A software or software/hardware hybrid route optimization system of this invention is preferably implemented on a general-purpose programmable machine selectively activated or reconfigured by a computer program stored in memory. Such programmable machine may be a network device designed to handle network traffic. Such network devices typically have multiple network interfaces including frame relay, ISDN, and wireless interfaces, for example. Specific examples of such network devices include routers and switches. For example, the roaming systems of this invention may be specially configured routers such as specially configured router models 350, 1100, 1200, 1400, 1600, 2500, 2600, 3200, 3600, 4500, 4700, 7200, 7500, and 12000 available from Cisco Systems, Inc. of San Jose, Calif. A general architecture for some of these machines will appear from the description given below. In an alternative embodiment, the key generation and registration system may be implemented on a general-purpose network host machine such as a personal computer or workstation. Further, the invention may be at least partially implemented on a card (e.g., an interface card) for a network device or a general-purpose computing device.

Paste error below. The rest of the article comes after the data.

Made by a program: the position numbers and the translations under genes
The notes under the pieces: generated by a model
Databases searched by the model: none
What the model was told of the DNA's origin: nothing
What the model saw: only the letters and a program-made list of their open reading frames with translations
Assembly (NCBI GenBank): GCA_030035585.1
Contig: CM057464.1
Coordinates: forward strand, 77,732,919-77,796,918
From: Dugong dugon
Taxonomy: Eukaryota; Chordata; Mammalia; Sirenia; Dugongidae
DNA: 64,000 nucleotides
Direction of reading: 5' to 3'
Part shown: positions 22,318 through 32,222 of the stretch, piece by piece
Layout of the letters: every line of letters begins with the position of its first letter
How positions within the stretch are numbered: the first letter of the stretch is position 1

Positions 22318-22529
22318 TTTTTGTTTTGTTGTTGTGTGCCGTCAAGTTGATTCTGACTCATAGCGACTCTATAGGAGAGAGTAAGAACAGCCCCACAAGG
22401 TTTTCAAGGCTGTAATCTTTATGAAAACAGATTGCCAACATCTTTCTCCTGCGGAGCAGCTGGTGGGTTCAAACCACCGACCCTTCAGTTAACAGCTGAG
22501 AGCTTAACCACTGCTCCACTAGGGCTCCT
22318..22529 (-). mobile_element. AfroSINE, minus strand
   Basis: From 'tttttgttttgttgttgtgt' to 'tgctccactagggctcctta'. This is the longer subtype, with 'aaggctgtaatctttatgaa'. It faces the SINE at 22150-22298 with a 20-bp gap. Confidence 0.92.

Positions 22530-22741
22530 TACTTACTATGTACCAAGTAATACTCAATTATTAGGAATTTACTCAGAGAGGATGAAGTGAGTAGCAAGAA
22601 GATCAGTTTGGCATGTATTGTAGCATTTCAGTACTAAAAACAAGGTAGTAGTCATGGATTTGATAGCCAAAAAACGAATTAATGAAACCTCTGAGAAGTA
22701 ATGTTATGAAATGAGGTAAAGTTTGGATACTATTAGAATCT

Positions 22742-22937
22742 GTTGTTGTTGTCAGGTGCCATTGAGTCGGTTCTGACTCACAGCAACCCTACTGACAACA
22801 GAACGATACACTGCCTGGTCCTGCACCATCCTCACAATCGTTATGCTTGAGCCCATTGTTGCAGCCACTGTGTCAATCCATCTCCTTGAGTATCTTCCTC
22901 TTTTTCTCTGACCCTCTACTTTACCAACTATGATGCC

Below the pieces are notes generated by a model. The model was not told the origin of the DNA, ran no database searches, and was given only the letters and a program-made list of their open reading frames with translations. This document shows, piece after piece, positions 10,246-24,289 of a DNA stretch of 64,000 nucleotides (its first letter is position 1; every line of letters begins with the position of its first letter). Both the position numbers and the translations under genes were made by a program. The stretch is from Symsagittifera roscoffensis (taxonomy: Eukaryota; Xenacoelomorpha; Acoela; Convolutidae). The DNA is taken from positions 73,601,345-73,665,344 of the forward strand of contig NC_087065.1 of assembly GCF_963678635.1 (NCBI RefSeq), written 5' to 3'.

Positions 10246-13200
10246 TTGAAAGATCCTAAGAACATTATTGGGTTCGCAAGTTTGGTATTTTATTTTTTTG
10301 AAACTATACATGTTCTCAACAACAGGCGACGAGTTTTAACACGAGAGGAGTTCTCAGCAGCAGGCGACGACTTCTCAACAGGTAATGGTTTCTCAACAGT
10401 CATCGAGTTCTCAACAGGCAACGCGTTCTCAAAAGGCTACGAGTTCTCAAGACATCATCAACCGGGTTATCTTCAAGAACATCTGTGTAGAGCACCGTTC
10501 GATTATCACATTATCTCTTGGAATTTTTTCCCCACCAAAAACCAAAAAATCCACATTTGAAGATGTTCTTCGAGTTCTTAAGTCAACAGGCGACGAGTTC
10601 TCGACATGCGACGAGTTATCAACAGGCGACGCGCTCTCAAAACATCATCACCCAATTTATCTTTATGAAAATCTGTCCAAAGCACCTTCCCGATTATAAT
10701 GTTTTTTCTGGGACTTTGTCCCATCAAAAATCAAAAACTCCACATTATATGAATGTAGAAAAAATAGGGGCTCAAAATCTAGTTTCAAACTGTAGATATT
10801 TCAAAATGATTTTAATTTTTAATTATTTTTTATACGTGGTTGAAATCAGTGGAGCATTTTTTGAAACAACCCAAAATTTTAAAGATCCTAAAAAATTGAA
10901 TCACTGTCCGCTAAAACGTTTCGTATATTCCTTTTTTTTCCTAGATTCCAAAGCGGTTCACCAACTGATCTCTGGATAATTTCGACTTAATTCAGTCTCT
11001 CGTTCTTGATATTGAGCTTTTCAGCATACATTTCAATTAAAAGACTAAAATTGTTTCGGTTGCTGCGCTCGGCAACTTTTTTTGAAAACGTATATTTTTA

Referring now to FIG. 8, a router 1110 suitable for implementing the present invention includes a master central processing unit (CPU) 1162, interfaces 1168, and a bus 1115 (e.g., a PCI bus). When acting under the control of appropriate software or firmware, the CPU 1162 is responsible for such router tasks as routing table computations and network management. It may also be responsible for updating mobility binding and visitor tables, etc. It preferably accomplishes all these functions under the control of software including an operating system (e.g., the Internetwork Operating System (IOS®) of Cisco Systems, Inc.) and any appropriate applications software. CPU 1162 may include one or more processors 1163 such as a processor from the Motorola family of microprocessors or the MIPS family of microprocessors. In an alternative embodiment, processor 1163 is specially designed hardware for controlling the operations of router 1110. In a specific embodiment, a memory 1161 (such as non-volatile RAM and/or ROM) also forms part of CPU 1162. However, there are many different ways in which memory could be coupled to the system.